Efrem Graham, CBN News, USA.
NASHVILLE, Tenn. -- A year has passed since a Sudanese court lifted the death sentence and spared the life of Mariam Ibraheem. The young, then-pregnant wife and mother was accused of abandoning Islam for Christianity.
She spent months chained to a prison floor with her 1-year-old son by her side. Ibraheem even gave birth to a daughter inside the jail cell a month before her release.
Her sentence called for her to be flogged and hanged for being a Christian in the largely Muslim country and for marrying a Christian.
'I Was Not Afraid'
Ibraheem sat down exclusively with CBN News to share her experience and to mark the anniversary of her release. The court ruling that set her free came June 23, 2014.
She told CBN News she did not fear while in prison for those five months.
"I was not afraid," she said. "Death is with all of us at any time."
Ibraheem's quiet courage is palpable in her in presence. She credits God, her husband, and her children for her bravery.
She had concerns for her children's survival during her time in prison. Martin is her son and her newborn daughter is Maya.
Looking back, Mariam is pleased to share, "My children are doing okay. Their health status is okay. As for Maya, I am a bit worried about her health in the future due to her being born in prison."
Ibraheem and her children survived harsh conditions before being reunited with her husband, Daniel Wani, and relocating to his home in New Hampshire.
Wani is an American citizen and a Christian. He married Ibraheem, whose father is Muslim and mother is a Christian. It was Ibraheem's mother who introduced her to a relationship with Jesus Christ.
She still contemplates her time in prison and finds ways to check on those she left behind who are still facing unjust sentences.
"What I saw in prison, nothing is fair," Ibraheem told CBN News. "Even if you have a small crime, they will give you big sentences for it, which is not worth it. I feel like it is not fair at all."
"There are a lot of Christian women who are in prison there, so they get sentences as if they are Muslims. And that is not fair," she said.
Some of those sentences amount to death, and innocent children often die.
"It happens. It happens a lot -- especially the children, who are there with their mothers," Ibraheem told CBN News.
"They are not intentionally killing them," she added. "But the situation and the difficulties in prison are killing them. For example, sickness and not[being in] good health [and] lack of clean food."
Telling Her Own Story
Ibraheem has many painful memories of her time in prison and she hopes to shine a light on them in a book and as she travels the world to speak.
"My story is very long. All the things that you guys saw on the media was just the last-minute things," she said.
Ibraheem and her husband are also fighting to tell their story on their own terms.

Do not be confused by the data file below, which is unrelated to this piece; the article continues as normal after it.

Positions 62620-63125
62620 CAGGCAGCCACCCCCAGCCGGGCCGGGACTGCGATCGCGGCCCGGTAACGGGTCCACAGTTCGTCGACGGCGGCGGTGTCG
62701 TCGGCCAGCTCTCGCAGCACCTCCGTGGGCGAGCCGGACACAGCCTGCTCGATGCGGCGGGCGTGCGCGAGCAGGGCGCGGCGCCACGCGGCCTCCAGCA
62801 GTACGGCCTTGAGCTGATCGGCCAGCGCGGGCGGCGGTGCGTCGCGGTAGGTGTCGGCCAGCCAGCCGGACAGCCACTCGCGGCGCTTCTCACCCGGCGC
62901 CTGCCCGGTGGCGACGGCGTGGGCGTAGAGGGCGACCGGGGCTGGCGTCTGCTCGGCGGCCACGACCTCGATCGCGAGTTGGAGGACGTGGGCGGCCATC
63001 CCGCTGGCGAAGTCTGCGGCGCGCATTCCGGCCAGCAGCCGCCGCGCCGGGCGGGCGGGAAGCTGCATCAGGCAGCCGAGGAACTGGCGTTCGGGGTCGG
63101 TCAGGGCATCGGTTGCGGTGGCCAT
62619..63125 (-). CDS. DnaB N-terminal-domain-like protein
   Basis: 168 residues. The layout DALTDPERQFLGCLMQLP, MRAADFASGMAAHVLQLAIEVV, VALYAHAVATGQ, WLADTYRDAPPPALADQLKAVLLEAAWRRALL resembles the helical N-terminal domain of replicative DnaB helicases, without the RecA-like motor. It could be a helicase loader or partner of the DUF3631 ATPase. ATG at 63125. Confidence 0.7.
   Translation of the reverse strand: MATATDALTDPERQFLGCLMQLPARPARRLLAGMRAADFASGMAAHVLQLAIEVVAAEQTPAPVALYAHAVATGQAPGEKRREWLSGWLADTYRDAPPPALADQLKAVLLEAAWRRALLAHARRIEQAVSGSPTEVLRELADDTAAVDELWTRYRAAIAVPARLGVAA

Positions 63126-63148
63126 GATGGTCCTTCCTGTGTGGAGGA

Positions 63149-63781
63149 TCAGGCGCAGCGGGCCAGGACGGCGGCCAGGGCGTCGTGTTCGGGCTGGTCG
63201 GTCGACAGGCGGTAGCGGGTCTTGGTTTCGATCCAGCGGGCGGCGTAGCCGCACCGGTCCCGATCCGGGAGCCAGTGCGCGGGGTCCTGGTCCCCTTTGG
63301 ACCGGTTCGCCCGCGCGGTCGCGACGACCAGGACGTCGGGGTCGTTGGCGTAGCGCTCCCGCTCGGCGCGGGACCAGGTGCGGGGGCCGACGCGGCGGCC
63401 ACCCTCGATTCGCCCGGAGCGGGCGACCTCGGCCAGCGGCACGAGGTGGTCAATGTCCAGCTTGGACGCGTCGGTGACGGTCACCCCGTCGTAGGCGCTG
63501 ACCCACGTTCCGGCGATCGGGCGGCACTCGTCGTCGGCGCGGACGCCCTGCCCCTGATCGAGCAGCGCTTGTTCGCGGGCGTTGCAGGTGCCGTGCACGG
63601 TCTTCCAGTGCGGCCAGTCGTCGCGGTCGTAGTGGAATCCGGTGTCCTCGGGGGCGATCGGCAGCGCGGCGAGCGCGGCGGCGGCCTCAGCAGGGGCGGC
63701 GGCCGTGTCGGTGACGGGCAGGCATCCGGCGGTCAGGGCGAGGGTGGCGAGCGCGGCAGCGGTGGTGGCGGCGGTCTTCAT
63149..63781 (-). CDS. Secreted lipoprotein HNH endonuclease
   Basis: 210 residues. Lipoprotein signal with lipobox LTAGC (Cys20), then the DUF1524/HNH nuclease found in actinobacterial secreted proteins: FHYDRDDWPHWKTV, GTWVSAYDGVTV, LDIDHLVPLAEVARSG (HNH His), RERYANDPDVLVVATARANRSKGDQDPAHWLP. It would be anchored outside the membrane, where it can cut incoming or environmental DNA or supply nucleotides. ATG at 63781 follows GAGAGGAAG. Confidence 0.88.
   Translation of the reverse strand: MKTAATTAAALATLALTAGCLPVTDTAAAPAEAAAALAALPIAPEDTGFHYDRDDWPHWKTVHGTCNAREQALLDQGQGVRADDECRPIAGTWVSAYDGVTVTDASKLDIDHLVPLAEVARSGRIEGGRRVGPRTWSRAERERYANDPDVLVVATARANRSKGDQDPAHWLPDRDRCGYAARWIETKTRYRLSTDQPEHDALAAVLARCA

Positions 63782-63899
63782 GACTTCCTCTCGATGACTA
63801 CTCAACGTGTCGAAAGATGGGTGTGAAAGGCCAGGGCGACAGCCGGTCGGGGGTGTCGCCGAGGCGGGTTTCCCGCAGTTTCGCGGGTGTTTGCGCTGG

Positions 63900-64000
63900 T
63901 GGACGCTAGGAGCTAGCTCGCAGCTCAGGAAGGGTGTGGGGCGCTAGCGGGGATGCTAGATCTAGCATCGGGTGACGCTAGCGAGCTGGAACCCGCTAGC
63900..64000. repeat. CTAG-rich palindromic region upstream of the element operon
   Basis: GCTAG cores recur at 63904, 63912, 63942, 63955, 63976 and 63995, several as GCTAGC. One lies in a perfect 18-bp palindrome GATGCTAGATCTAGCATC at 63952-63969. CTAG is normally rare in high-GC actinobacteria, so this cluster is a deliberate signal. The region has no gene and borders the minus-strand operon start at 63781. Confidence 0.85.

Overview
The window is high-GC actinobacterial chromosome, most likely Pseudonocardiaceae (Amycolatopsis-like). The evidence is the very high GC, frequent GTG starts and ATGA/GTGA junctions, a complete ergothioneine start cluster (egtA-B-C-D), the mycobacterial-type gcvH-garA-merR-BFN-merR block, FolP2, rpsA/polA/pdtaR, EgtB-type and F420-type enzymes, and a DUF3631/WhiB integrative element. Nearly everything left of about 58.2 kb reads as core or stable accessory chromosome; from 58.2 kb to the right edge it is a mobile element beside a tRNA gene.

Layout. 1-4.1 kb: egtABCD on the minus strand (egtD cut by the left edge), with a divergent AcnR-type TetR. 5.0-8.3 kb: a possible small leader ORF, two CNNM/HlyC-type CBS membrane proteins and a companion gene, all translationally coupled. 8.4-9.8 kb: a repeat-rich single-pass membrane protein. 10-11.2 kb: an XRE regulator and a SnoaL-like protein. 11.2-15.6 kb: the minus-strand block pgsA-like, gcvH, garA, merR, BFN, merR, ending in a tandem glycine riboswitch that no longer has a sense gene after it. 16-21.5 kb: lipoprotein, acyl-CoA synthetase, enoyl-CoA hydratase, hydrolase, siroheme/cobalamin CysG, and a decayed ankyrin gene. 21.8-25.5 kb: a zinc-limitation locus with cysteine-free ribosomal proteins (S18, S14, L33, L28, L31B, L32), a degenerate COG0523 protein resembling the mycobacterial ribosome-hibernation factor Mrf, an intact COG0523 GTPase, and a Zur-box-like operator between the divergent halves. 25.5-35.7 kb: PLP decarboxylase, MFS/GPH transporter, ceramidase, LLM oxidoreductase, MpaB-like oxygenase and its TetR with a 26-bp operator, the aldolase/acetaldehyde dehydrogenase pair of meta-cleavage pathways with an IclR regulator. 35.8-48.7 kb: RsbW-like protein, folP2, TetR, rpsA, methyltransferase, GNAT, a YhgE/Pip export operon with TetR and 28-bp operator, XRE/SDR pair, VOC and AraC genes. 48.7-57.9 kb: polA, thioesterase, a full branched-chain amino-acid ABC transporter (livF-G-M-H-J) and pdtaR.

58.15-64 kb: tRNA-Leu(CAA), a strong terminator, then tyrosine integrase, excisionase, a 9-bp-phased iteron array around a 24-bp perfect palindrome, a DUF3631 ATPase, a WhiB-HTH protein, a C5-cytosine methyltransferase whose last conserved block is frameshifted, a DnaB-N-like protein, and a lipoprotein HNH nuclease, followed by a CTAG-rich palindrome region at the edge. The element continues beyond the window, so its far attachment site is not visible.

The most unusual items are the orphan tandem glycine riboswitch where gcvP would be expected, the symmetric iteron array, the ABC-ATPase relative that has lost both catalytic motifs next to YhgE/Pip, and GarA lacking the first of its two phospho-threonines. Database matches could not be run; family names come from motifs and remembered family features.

Producers only stopped plans for a movie after the couple publicly announced their opposition to it. And an Italian journalist wrote a book about Ibraheem without her input or support.
Her true story is one that only she can tell, and what you will never find in that narrative is one complaint or call for sympathy.
"I never asked God, 'Why me?' But I accept it, the fact that it was a test from God," she told CBN News.
"Being in prison strengthened my faith even more and more and I am sure, deep inside, that the other side -- the Islamic [world] -- are not happy with what I did," she added.
Ibraheem's bold stand is bringing her honor in America. This past summer she earned the President's Award from the National Religious Broadcasters organization.
She has also been invited to share her story with audiences in Europe.
Still, with all the publicity and honor she is receiving, there are many things her family still needs. Her husband is confined to a wheelchair, and they have been struggling to find the money to purchase a van and have it outfitted for him to use.
"The most thing that my family needs is for my husband to get employed and for myself to get my paperwork done in order for me to help my husband as well," Ibraheem noted.
"Everyone dreams to live happy, to live in peace and in good health," she continued. "That's all I ask for and that is what I want for my family."
She also has hopes for her native Sudan, which continues to be plagued with the troubles of poverty, violence, and religious persecution. She would be honored to return there to serve.
"I would hope to do that one day," Ibraheem said. "I will do God's will, if He has a job for me there. And I always dreamed of helping others in Sudan."
"And I would hope for God to bring that to pass," she said. "All I can do is help others, just like I was helped."